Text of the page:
Pet cat Suffers Fatal Injuries After Being Shot With air gun in Bristol

A couple who were devastated when their much-loved cat died after being shot near their home have backed Cats Protection’s campaign for air guns to be licensed.

Katherine Brown, 27, and partner Tom were in their garden in Bristol when their 15-month-old cat Alaska staggered home in agony.

Despite rushing her to an emergency vet, Alaska died 20 minutes later. An X-ray showed an air gun pellet lodged into her chest.

Katherine said: “It was such a traumatic experience to see our beautiful cat in such pain. She was a lovely, friendly cat and had been such a joy to have around, especially over the past few months of lockdown. She never did anything to hurt anyone, and I can’t imagine why anyone would want to harm a defenceless animal in such a way.

“Until this happened, I had no idea that anyone over the age of 18 could own an air gun. You just assume there must be some kind of restrictions over weapons that can inflict such injuries. Not only is it devastating to lose Alaska in such a horrific way, it’s really worrying that there are people around who use weapons like this in such a nasty and reckless manner.”

Katherine and Tom have reported the shooting, which happened on 11 August, to police and contacted their local MP, Kerry McCarthy.

Cats Protection, the UK’s largest cat charity which helps around 200,000 cats every year, has been campaigning for air gun licensing in England and Wales, in line with existing laws in Scotland and Northern Ireland.

Cats Protection’s Senior Advocacy & Government Relations Officer Madison Rogers said: “Alaska suffered appalling injuries and her last moments must have been incredibly painful and traumatic for her. Her story goes to show the scale and severities of injuries which can be inflicted by an air gun.

“Many people are shocked to learn that these lethal weapons can be owned by anyone aged over 18 in England and Wales. This is in contrast with Scotland and Northern Ireland, which both have sensible, modern laws in place that require licensing of air guns.

“Sadly, Alaska’s story is not a one-off and we see many instances where cats are shot by air guns, often sustaining life-changing or fatal injuries. Modern legislation on air gun ownership is now well overdue in England and Wales.”

“It is particularly saddening to hear of acts of deliberate cruelty during the pandemic, as people want and deserve to feel safe in their communities.”

Cats Protection’s petition calling for air gun licensing in England and Wales has now gathered over 115,000 signatures. The Government launched a review into air weapons legislation in October 2017, including a consultation which concluded on 6 February 2018, but have not reported their next steps.

To sign the petition, please visit

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10 thoughts on “Pet cat Suffers Fatal Injuries After Being Shot With air gun in Bristol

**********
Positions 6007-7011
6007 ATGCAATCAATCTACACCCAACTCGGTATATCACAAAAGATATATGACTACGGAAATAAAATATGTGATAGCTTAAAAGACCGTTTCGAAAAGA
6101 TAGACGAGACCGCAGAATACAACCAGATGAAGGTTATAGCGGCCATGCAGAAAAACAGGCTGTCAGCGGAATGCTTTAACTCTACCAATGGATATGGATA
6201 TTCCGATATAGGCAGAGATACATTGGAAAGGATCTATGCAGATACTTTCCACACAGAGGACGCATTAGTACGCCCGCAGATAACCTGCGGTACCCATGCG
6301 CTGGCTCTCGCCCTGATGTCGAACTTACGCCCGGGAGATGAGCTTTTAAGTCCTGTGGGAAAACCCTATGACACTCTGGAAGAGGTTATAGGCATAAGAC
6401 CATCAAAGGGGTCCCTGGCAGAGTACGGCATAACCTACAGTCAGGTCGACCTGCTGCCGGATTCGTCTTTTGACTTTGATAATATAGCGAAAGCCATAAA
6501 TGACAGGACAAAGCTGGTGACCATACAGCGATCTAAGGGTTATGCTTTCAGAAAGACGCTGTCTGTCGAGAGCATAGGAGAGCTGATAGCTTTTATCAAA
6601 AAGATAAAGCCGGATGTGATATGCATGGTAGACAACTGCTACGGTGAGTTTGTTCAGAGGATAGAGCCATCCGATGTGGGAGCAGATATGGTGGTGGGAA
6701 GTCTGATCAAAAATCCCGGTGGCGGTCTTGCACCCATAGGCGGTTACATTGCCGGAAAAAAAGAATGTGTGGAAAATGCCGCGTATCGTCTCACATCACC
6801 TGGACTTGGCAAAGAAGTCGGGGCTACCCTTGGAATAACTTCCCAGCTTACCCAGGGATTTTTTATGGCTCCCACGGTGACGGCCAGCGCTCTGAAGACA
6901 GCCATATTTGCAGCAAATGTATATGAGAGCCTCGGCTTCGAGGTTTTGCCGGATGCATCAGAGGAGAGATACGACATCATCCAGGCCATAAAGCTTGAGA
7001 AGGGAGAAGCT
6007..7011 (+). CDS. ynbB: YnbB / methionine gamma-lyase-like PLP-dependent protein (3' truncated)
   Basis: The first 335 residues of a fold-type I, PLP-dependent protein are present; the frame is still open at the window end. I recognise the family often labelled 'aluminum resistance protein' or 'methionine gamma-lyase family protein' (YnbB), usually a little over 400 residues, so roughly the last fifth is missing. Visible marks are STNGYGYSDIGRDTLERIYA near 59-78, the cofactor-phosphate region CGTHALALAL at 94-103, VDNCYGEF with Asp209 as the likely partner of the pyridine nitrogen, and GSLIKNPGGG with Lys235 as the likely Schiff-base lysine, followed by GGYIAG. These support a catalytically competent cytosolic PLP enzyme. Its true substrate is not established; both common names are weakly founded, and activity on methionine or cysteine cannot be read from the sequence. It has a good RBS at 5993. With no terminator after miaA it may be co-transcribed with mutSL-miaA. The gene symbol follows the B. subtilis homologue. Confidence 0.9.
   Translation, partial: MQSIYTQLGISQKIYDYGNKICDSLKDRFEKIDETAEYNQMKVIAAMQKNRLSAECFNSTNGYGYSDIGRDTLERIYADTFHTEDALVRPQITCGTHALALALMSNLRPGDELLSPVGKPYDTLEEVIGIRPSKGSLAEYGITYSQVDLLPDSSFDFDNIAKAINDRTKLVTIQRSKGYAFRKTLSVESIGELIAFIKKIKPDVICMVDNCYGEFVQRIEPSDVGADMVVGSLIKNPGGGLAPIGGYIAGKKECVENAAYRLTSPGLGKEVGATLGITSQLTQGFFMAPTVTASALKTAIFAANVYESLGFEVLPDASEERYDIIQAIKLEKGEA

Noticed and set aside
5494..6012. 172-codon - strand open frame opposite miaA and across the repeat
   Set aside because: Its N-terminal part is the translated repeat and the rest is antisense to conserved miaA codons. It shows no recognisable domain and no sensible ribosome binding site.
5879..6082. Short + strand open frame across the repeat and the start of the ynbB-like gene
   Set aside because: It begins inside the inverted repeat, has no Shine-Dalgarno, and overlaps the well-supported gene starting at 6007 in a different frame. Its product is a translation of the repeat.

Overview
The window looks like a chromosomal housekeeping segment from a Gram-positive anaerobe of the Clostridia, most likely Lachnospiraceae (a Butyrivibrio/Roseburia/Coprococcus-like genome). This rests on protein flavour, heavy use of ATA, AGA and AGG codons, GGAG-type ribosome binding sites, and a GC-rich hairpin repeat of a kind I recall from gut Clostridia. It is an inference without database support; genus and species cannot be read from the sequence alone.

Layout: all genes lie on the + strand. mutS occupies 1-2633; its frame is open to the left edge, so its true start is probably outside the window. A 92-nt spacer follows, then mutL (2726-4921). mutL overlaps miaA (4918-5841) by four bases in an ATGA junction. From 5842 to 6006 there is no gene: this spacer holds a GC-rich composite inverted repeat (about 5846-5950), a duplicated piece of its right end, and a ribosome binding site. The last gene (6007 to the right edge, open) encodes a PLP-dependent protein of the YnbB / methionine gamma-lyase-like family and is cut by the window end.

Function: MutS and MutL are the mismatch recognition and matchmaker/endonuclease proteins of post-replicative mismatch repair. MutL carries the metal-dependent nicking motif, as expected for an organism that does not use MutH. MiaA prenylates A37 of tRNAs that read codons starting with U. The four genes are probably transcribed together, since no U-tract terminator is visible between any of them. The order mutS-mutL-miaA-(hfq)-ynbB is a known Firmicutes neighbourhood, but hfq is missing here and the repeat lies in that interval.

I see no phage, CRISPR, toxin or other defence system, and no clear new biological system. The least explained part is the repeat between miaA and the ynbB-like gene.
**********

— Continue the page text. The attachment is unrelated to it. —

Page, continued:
1. floridaborne says:

    My sister-in-law just lost one of her dogs to an air gun. Her other dogs were barking, she ran outside, and some guy had jumped her fence. He had shot a very cute and loving dog that was the size of a cat. It’s not an isolated incident in that community and the sheriff’s office is looking for the person who is doing it. I have my opinion about what should happened to people like that. I start it out by saying, “We have an overcrowded world…”

  2. Doug Thomas says:

    How many times do people have to be told: DO NOT allow your pets outside unless they are supervised (on a leash or in a dog park, for example) or in a enclosed pet safe yard! This tragedy is as much the fault of the owner as the axxxxxx who shot the pet with the air gun. That sounds harsh, I know, but, as a person with a black Persian, I know that just the fact he’s black is sufficient for nasty people to try to harm him if he were to show up in their yard or on the street. My cat doesn’t get out where harm could come to him.

    • chrisscatmeow says:

      My boy is 13 and black he loves being outside in summer he lies in the sun puddles and in winter he plays in the snow. He doesn’t wander far which im glad off I guess the area where you stay has lots to do with it. In my scheme there is 20 houses and mostly all have a dog or cat and we look out for each other and our pets. So I don’t think the owner is to blame it those crazy folk going about with guns should definitely be banned.x???

  3. Create-A-Holic Writer says:

    How can people be so cruel? I hope that they pay for their cruelties in the next life. I agree with not letting your cat wander outside. There are too many dangers. Best to keep them in with the people who love them.

  4. Lavinia Ross says:

    Another good reason to keep cats inside. People can be malicious, not to mention cats can be taken out by coyotes, cougar, owls, foxes, raccoons, possums, domestic dogs, etc.. Cars and motorcycles take their tool as well.

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